Only $.99
Five Stars on Amazon and Goodreads—“Exellent writing…the words leapt off the page…a wild, sultry ride.”

And check out my political thrillers on Amazon and Smashwords:  “Stand in for a Dead Man,” and “Time of the Eleven.”

Wednesday, November 9, 2011

Welcome to The Word Place, Suzanne G. Rogers

What genre is the primary focus of your writing? Do you write anything else?
I write mostly in the fantasy genre because I enjoy it, but I’ve also written several mainstream short stories.
Where do you publish?
I’m currently published with Astraea Press, but I will shortly have titles at The Wild Rose Press, MuseItUp Publishing and Musa Publishing.   My short stories have also appeared in various online magazines.
What is your most important and most frequently used resource as you write? (This does not necessarily have to be a print/online resource.)
As I’m writing, I frequently pull up an online Thesaurus.  I don’t like to use the same words over and over again.
What resource has been the least helpful to you? Would you recommend it to another writer with a different focus?
At the moment, most of my publications are e-books.  That puts a crimp in my style at Goodreads because they only allow hard copies in their giveaway program.  I wish they would consider e-book giveaways because I think their giveaways are a wonderful resource for authors as well as readers.
Do you consider a special writing place a resource? Why?
I enjoy writing at my desk, which has a view of a beautiful lagoon.  I think I could write anywhere with the proper tools (computer and Internet) as long as I have solitude.  I can’t write very well with anyone else in the room.
Can you share a resource you are using/have used for a specific current/past work?
I frequently use Google or other search engines to pull up photos of locations, people, vehicles or clothing I want to describe in a scene.  It’s easier to be specific that way.
Do you have any other resources you would like to share?
I have a background in acting and Improv.  It’s amazing how often I draw upon the skills I learned from those disciplines in my writing. 
Do you have a secret resource that you would never share? (Think chefs and top-secret recipes!)
I belong to several writers’ loops associated with my publishers.  The writers in these loops have been extremely helpful to me in many ways.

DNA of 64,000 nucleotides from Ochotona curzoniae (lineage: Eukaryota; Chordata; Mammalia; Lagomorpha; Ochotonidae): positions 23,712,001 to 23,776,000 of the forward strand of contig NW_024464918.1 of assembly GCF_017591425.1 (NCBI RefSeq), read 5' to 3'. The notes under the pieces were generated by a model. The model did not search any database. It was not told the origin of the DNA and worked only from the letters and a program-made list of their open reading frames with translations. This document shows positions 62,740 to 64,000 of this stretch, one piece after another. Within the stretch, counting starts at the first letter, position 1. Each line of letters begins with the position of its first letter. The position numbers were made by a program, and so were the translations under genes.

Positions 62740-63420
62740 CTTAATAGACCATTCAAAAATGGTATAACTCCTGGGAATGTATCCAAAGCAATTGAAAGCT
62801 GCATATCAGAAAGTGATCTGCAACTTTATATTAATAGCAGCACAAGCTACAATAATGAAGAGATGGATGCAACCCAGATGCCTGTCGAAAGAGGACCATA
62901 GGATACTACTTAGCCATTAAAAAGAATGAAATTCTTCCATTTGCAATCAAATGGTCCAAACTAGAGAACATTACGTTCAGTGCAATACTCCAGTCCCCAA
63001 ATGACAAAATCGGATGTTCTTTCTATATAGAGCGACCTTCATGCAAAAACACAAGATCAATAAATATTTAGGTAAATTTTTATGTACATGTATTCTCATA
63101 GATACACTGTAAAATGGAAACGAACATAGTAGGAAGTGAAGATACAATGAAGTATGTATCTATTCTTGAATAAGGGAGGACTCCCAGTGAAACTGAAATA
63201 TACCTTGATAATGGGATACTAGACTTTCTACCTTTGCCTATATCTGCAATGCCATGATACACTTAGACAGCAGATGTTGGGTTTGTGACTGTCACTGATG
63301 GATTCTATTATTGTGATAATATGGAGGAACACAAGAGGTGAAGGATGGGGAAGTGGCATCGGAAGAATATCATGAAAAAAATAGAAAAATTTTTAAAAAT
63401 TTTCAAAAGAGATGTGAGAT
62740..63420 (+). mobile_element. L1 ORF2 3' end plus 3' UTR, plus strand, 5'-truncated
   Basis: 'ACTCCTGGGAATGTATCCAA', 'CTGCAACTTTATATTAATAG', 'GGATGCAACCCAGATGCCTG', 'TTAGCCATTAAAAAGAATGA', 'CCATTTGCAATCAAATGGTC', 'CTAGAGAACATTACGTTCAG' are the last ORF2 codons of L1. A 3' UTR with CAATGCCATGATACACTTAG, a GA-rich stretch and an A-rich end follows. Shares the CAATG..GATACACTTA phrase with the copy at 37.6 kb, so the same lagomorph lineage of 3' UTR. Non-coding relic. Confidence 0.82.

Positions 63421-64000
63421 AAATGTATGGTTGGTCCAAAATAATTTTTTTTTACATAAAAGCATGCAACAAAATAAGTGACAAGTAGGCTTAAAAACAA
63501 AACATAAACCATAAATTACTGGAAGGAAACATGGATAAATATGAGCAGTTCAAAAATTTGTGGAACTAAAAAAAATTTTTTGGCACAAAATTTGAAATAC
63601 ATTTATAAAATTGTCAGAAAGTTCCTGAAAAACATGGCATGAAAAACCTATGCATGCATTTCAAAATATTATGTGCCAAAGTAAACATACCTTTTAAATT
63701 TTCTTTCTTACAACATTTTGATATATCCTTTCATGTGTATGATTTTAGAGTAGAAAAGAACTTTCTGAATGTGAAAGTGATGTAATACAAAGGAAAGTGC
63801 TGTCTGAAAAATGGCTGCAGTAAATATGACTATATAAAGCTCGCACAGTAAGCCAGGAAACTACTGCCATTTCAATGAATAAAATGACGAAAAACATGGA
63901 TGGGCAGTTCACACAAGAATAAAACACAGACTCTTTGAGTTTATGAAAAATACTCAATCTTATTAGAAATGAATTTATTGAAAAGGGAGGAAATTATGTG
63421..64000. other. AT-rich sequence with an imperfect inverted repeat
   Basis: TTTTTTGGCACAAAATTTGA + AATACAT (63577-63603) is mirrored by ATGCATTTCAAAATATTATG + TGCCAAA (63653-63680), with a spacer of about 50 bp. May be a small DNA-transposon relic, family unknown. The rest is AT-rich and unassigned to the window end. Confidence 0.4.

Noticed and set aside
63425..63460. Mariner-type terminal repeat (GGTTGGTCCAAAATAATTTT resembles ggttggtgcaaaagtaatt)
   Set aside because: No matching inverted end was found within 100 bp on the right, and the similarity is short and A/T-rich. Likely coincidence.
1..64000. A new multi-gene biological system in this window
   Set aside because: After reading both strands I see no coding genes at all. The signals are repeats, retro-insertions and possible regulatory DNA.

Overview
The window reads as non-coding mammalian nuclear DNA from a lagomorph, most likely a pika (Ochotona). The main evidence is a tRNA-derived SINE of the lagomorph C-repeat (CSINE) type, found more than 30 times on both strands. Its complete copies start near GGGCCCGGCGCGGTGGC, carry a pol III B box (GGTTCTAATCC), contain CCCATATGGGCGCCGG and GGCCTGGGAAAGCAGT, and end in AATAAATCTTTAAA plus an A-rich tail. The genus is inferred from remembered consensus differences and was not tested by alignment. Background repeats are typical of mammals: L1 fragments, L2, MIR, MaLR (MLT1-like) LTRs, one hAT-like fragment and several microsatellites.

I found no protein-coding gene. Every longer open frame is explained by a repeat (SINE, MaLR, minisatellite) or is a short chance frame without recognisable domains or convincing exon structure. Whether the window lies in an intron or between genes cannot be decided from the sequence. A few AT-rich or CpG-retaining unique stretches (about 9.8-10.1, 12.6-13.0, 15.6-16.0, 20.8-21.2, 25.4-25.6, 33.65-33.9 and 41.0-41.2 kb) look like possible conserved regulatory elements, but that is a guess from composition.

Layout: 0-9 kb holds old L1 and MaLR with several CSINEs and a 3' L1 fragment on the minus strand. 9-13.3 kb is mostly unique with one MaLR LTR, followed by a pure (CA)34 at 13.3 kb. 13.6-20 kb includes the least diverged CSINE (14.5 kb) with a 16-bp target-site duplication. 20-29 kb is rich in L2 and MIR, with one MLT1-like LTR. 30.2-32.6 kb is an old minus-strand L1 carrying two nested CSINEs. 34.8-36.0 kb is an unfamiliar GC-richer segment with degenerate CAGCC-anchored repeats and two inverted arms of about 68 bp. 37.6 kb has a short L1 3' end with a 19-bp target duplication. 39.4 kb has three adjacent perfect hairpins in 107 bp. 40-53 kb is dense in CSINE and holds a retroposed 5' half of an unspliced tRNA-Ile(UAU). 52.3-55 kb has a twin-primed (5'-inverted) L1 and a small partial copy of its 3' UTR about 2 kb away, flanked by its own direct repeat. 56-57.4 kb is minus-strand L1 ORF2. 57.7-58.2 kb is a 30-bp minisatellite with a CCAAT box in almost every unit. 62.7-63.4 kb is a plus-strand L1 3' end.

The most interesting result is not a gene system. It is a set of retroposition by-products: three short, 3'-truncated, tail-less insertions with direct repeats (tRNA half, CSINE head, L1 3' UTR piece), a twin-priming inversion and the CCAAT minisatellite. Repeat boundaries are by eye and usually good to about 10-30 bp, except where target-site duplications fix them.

After his father is kidnapped, sixteen-year-old Jon stumbles across a closely guarded family secret--one that will challenge everything he has ever believed about his father and himself.  A magical ring his father leaves behind unlocks a portal to another dimension, but in using it, Jon unwittingly unchains the forces of evil.  A crisis develops when a malevolent wizard transports to Earth to kidnap one of Jon’s friends.  With the help of some unlikely schoolmates, and a warrior princess from Yden, Jon embarks on a dangerous quest to free his friend and his father from the most vicious wizard the magical world has ever known.  In the end, Jon will be forced to fight for his life as he attempts to rescue the last great wizard of Yden.

Sunday, November 6, 2011

Welcome to The Word Place, Jane Toombs

What genre is the primary focus of your writing? Do you write anything else?
At the present time I’m primarily writing paranormal suspense romance.  But I have written in every other genre, including non-fiction and horror.,  But never men’s action and erotica.
Where do  you publish?
In the past: Harlequin, Dell, Berkley and Kensington.  
Now I write exclusively for epubs: Amber Quill Press. Whiskey Creek Press, Champagne Books, Red Rose Publishing, Eternal Press. Zumaya Publications, New Concepts  Publishing, Books We Love and Divine Destinies 
What is your most important and most frequently used resource as you write? 
Online and my local library. And, yes I would recommend both to any writer of any genre because most every resource can now be found in one place or the

Do you consider a special writing place a resource?   
Yes, because privacy helps.  But I have written in dining rooms, beside the cat’s litter box, and in bedrooms. Now that I have my very own writing room I have to admit that’s the best place. 
 Can you share a resource you are using/have used for a specific current/past work? Do you have any other resources you would like to share?
Because I have never used writing books or programs or anything of the sort, I have nothing to recommend  as a resource except a good critique group.  A critique partner is good, but a group is better. 
 Do you have a  secret resource that you would never share? (Think chefs and top-secret recipes!)
Sorry, no secret resource.  But here is a tip:  With every book you finish, you learn something that makes you a better writer when you start next one.  So do try to finish every book you begin. This way you’re creating your own resource.

My most recent book is  Moon Pool ~
 In the center of the maze at an Adirondack resort lies a spring -fed pool . Legend says that if you look into its depths under a full moon, you'll see the face of your true love. In this collection of four novellas, the magic of the Moon Pool touches the lives of eight people for whom love seems to be a dream that can never be reality.  

 All my books can be found at 

Thursday, November 3, 2011

Coming Next Week

So far, three authors have taken the interview challenge at The Word Place.

I will post according to first-come, first-serve in this order:

Monday:  Jane Toombs
Wednesday:  Suzanne G. Rogers
Friday:  Susan M. Koehler

Thanks, ladies!

And to all you other authors out there, it's not too late...